The year of the butterfly, or the wet kipper?

Just when we are feeling most self-satisfied, God is waiting round the corner with a wet fish
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The Independent Online

This is the end-of-term time of year, at which economists are cornered like rats and forced to forecast - something they are not very good at, particularly at turning points. The canny ones stick to the old rule of giving a date or a number, but never giving both together. Mostly, we are best at explaining why what we said yesterday would happen tomorrow hasn't actually come true today.

This is the end-of-term time of year, at which economists are cornered like rats and forced to forecast - something they are not very good at, particularly at turning points. The canny ones stick to the old rule of giving a date or a number, but never giving both together. Mostly, we are best at explaining why what we said yesterday would happen tomorrow hasn't actually come true today.

This does not mean economic forecasting is useless. The models forecasters use prevent us from believing six impossible things before breakfast: they are a good consistency check on our hopes and fears. But most official forecasts boil down to telling you that the future will be more or less like the present, with touches of optimism or pessimism at the edges. At the moment, the consensus is what you might call opti-pessimistic: that is to say, it suggests that world growth will slow, but at the same time become better balanced, as the US drops back in line with the rest of the developed world.

For an end-of-term report, that's not enough. We need to scour the economic landscape for three kinds of flora and fauna: the creeper, the butterfly and the wet kipper. Creepers stand for those social or technological developments that affect our long-term economic behaviour: birth control, say, or mobile telephony. Such trends are as often over-forecast as ignored, leading via hype and disappointment to a perverse assumption that nothing is really changing. (Witness the hangover that followed the dot.com bubble or the vast prices paid for the first group of third-generation telecom licences.) Actually, bubble or bust, 2000 was undoubtedly the year in which the internet dug itself deep into British life. The question is not whether it is used, but what for.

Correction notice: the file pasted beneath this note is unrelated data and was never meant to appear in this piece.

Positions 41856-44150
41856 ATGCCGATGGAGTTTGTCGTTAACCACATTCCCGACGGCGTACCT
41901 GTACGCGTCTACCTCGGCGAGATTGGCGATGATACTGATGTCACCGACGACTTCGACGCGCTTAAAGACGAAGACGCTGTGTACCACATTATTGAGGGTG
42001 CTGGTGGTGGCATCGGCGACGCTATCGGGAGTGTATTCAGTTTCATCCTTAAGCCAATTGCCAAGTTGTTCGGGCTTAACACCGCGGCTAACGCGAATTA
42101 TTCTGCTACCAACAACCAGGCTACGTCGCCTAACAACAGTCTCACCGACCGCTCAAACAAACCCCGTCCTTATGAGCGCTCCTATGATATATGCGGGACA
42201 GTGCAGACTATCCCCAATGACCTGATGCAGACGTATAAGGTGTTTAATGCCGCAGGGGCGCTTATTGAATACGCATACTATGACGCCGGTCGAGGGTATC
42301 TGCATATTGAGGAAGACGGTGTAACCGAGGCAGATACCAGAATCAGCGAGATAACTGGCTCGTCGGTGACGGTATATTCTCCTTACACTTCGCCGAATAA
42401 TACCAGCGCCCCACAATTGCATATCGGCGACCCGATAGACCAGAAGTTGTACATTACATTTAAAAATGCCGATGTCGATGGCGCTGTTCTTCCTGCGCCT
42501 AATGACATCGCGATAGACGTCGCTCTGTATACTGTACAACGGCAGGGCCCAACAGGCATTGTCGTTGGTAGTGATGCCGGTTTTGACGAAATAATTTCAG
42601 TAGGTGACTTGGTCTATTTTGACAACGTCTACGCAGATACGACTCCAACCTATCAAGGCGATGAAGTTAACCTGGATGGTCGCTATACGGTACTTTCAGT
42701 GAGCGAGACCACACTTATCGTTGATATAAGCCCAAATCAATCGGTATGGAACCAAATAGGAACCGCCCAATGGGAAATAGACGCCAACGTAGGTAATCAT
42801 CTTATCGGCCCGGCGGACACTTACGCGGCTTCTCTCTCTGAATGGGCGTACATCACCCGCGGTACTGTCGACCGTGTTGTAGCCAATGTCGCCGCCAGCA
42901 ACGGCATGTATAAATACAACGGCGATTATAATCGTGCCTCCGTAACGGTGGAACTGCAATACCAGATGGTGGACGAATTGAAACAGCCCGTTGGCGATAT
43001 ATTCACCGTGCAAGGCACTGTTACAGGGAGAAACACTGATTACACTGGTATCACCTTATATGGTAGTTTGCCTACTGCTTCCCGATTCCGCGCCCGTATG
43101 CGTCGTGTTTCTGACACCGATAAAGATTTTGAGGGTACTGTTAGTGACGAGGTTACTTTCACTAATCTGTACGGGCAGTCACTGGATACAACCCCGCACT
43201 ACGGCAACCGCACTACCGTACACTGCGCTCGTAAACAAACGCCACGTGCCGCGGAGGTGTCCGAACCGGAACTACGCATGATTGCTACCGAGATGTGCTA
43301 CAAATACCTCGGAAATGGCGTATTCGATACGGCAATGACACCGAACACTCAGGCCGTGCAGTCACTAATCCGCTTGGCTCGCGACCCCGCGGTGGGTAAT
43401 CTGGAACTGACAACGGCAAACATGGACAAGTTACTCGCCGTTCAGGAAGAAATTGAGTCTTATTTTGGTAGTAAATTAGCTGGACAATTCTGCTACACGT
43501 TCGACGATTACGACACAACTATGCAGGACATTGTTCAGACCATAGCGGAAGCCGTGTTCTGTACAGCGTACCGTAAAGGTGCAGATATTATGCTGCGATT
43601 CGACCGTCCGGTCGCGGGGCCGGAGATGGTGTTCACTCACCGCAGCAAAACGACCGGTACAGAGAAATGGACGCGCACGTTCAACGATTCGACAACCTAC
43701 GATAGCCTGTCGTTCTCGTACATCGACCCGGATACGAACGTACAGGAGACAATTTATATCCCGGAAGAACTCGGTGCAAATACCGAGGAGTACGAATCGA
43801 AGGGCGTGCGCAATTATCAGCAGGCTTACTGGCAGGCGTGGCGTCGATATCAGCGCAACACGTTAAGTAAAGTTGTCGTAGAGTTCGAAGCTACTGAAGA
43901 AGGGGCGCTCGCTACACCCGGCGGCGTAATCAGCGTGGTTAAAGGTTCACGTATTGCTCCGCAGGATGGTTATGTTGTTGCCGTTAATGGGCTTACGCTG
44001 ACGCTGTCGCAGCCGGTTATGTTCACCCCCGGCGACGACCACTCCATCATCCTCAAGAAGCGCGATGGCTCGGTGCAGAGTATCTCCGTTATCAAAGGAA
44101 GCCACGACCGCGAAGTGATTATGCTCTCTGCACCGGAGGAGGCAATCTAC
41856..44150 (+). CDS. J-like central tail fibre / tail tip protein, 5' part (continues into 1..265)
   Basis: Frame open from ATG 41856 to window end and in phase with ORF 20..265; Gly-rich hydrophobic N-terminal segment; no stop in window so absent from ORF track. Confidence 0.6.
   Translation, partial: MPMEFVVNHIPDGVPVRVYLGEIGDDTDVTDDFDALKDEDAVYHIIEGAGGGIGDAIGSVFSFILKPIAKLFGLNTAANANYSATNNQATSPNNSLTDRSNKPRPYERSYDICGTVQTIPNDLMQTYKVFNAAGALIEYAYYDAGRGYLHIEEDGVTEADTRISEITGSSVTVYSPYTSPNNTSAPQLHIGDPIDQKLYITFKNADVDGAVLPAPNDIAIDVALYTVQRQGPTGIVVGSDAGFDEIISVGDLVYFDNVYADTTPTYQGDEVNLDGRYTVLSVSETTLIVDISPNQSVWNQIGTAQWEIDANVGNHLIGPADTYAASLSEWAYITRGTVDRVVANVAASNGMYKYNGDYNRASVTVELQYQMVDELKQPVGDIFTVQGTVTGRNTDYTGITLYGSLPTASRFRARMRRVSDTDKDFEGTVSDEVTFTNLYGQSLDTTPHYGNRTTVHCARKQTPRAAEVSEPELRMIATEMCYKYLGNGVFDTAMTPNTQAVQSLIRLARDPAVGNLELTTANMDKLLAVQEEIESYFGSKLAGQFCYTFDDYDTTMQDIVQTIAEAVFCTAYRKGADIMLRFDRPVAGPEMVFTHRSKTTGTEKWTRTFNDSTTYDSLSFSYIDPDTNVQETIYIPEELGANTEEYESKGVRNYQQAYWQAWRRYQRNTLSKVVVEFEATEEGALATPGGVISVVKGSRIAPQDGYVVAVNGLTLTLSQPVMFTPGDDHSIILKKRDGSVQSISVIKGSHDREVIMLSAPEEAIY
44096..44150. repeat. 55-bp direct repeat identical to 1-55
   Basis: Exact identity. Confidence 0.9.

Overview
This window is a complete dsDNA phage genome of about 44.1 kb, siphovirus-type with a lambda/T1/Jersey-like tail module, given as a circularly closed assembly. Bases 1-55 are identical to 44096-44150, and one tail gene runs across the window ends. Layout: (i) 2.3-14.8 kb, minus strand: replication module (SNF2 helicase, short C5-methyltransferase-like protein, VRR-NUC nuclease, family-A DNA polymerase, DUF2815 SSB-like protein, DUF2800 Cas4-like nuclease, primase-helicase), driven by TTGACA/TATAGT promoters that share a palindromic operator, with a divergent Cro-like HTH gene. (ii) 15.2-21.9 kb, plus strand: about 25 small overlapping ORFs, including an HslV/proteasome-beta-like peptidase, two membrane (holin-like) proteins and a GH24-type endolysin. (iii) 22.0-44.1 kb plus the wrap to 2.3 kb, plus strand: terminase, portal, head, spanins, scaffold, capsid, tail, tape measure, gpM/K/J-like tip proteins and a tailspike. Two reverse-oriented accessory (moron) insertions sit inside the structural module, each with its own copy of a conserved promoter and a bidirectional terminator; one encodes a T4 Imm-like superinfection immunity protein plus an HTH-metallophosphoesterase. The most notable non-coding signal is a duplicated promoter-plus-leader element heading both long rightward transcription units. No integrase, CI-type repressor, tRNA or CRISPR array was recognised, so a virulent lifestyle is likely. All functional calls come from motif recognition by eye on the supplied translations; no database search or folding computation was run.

Christmas retail sales channels may have remained (almost) as traditional as ever, given the well-known tendency of human beings to leave present-buying beyond the point at which they have confidence in the delivery of remotely ordered goodies. But business-to-business e-commerce advanced globally in 2000, while consumers depend increasingly on it for information (try finding a train time without it). In Britain even low-quality home telecoms links did not deter the spread of internet access, which (as the first chart shows) has now passed the 50 per cent mark among the under 50s.

What's more, 2001 will be the year when digital television moves from minority interest to mainstream, pushing access up another big step: and efforts to exploit interactivity via that medium will drive drastic simplification of the process of connecting to and surfing the Net.

Meanwhile, the increasing unreliability of physical transport - slow trains, crowded roads, jammed airports - must at least enhance the appetite for virtual transport of people and paper via electronic networks.

What other creepers are putting on a growth spurt? Socially, we make up a country in which, increasingly, diversity rules. Only a quarter of us now think that married people are "generally happier" (even though objective analysis of the economics of happiness suggest that couples "generally" are). International comparisons show up our high rates of divorce and teenage pregnancy; although, paradoxically, the average age of first giving birth has risen sharply. We also stand out in the extent to which we have lost religious faith, not merely in practice but even in theory: the proportion of people saying they belong to no religion has risen from 31 per cent to 44 per cent since the mid-1980s. Only the Dutch are more atheist (or agnostic). Lest we should suppose this reflects or drives our innate Euroscepticism, it is worth noting that our attitude to religion is perhaps the most marked social difference of all between Britain and the United States.